This is a bag I’ve coveted for many years now: The 3.1 Phillip Lim Mini Pashli.
Recently Shopbop.com had an epic sale, and so I took advantage of the ridiculous discount and made it mine. You can too with their epic Boxing Day sale, more on that later!
When I was younger I wouldn’t tend to invest so much in accessories, but as I’ve gotten older I’ve found that spending money on good quality bags, shoes and jewellery makes much better wardrobe sense.
That said I’m still not at the Gucci/Chanel stage of investment and honestly I can hardly believe half the updates I see on Instagram these days. Young women wearing a $2000 – $6000 handbag every season. Hired perhaps? Borrowed? Fake? When I was 25 I had great clothes, but I certainly couldn’t afford a new Gucci bag every year.
I was wondering recently about the effect this sort of mass consumerism of luxury goods has on people. Of the fictional world of a curated instagram feed that inspires FOMO and the comparison that somehow you aren’t as fashionable or special because you don’t have these luxury items in your life.
Instagram didn’t exist when I was 18, neither did Facebook, Snapchat, Pinterest or YouTube. There was no way to compare my day to day existence instantly with my peers, to judge whether my life was somehow better or worse, more fun, more exciting, more colourful.
Social comparison certainly happened, just not in an instant, 24 hour a day sense. I found myself lying in bed recently at 3am after I’d been woken by the baby, scrolling through the instagram page of a young woman from America. She was slim, tanned, beautiful with a seemingly endless supply of luxurious goods and experiences at her fingertips. With each of her updates I wanted to know more – where did she get these bags from? How on earth are her legs so tanned? I wonder what it would be like to go to the Maldives? Look at her beautiful hair. And then – I wish my legs were tanned. I wish I could go to the Maldives, I’ve never bought a Gucci bag, does that mean I’m not fashionable? Do I have the legitimacy to write about fashion if I don’t display the common markers of what it means to be fashionable? Comparison.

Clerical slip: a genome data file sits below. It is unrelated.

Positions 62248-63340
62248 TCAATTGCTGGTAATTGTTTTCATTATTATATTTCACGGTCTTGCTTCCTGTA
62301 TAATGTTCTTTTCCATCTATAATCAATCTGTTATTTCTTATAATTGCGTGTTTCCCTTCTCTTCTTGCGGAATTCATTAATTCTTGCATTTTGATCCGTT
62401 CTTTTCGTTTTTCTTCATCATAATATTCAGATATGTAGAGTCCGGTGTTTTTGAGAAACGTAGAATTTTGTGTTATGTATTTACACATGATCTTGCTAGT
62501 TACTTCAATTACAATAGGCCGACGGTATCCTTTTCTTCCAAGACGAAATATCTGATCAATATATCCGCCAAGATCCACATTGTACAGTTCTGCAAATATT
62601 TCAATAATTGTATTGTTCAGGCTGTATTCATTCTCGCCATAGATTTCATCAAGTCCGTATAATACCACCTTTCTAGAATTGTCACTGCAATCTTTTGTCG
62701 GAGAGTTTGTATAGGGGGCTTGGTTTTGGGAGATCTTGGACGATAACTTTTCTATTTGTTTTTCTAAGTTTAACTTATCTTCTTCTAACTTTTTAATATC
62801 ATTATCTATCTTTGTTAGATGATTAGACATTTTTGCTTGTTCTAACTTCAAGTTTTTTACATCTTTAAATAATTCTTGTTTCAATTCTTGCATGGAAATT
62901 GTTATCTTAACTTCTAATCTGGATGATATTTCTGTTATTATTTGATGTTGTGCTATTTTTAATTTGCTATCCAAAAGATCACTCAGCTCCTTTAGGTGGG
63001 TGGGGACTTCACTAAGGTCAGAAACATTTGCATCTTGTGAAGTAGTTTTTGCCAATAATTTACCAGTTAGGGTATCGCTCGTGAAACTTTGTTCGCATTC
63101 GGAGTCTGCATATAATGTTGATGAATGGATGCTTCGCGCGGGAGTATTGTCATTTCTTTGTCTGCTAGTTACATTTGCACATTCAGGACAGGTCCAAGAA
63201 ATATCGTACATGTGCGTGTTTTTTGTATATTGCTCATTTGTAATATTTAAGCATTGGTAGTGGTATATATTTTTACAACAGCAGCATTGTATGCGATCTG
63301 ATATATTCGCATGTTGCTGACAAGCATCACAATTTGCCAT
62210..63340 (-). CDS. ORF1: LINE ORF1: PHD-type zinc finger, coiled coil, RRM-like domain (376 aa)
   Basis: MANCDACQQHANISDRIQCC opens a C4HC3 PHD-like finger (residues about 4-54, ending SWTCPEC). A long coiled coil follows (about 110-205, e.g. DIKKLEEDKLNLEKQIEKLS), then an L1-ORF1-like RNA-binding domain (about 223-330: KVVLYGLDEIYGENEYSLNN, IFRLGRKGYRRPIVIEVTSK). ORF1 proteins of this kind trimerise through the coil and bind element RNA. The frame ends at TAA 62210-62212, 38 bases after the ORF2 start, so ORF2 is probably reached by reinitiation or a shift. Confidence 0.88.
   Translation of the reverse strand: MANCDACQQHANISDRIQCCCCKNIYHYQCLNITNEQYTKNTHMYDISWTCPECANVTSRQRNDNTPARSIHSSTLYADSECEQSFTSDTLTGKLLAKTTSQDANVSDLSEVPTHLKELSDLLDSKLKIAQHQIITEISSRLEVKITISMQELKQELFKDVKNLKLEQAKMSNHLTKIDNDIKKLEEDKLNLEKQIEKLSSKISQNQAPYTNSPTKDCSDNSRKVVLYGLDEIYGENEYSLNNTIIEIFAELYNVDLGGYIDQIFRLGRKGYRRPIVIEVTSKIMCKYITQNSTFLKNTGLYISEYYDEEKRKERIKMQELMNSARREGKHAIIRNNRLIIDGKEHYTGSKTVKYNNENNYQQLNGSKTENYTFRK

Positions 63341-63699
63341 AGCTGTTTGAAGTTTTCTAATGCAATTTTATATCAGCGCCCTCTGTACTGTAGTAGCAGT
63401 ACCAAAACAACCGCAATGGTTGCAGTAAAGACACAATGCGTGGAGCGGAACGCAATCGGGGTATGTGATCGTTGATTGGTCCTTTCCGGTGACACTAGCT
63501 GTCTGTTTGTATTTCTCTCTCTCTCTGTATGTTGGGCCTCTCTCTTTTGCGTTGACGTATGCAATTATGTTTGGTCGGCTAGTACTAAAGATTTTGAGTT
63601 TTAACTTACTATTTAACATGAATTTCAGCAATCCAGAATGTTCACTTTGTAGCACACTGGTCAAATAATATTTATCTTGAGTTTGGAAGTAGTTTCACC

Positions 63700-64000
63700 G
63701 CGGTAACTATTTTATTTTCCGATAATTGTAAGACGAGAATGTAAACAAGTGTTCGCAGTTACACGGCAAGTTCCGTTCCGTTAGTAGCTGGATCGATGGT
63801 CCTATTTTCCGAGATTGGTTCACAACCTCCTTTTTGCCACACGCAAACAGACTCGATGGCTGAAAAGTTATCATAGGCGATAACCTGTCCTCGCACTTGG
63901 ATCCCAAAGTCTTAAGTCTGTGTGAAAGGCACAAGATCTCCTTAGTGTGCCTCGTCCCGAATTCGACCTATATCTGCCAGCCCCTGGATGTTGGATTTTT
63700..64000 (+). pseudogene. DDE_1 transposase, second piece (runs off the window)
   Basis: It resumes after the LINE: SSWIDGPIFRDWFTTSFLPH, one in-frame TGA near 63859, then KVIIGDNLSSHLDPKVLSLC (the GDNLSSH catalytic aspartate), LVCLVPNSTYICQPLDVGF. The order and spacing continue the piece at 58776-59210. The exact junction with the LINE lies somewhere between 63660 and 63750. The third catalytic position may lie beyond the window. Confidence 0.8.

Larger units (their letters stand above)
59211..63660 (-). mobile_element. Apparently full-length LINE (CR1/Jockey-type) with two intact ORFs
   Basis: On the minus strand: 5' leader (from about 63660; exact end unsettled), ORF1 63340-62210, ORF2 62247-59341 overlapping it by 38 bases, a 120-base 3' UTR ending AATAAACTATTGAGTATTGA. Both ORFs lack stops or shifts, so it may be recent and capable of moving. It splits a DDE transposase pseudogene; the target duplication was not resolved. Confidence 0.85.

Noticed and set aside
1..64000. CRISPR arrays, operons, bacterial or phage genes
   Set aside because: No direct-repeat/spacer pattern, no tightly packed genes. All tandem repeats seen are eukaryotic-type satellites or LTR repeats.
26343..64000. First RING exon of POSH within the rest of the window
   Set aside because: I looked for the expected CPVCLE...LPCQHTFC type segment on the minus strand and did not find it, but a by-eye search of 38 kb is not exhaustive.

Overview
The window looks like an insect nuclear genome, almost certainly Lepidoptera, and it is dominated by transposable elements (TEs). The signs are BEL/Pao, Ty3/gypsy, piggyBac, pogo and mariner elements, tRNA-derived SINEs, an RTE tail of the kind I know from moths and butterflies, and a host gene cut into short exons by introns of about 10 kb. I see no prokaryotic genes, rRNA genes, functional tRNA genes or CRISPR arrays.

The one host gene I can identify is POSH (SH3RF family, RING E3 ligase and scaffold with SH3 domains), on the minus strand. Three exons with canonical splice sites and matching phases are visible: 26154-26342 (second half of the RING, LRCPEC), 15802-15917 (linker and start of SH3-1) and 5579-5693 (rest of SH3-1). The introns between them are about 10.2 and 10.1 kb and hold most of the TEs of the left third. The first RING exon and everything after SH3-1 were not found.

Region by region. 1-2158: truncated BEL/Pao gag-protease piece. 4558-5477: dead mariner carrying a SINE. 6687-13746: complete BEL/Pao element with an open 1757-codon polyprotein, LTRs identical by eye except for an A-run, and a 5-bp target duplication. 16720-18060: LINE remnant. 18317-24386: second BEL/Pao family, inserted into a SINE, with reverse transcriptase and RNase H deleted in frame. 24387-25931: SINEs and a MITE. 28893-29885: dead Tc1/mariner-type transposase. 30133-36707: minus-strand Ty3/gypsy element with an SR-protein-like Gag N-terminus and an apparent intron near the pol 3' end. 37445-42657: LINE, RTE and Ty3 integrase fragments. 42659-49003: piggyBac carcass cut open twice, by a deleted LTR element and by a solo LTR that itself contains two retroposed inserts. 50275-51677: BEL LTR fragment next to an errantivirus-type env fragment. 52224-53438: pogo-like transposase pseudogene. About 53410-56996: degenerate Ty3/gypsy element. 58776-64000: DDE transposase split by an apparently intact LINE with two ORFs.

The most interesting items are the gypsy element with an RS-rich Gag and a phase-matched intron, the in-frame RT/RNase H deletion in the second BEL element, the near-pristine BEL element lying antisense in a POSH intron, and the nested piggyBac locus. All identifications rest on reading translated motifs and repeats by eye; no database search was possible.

The scrolling and scrolling made me unhappy. The comparison took me out of the moment of being happy and grateful for everything that I have. I rolled over and thought about the beautiful 3.1 Phillip Lim bag that had just arrived that I had lusted after for years. Was it good enough? It’s not Dior or Chanel or Gucci.
I snatched a couple more hours sleep and woke up to go to work. I wore my new bag and had lots of compliments, in real life. Actual humans delivering an opinion to me!
And I realised that I’d let something seemingly innocuous but insidious infect my way of thinking. There was nothing wrong with my life. My problems wouldn’t go away simply by having a designer bag in my life that I could photograph and show people on social media and watch the likes flow in.
Comparing what I had in my life was a waste of time that did nothing to make my day to day life any better. So with that, I stayed away from Instagram for a week. And you know what? I hadn’t been happier in months.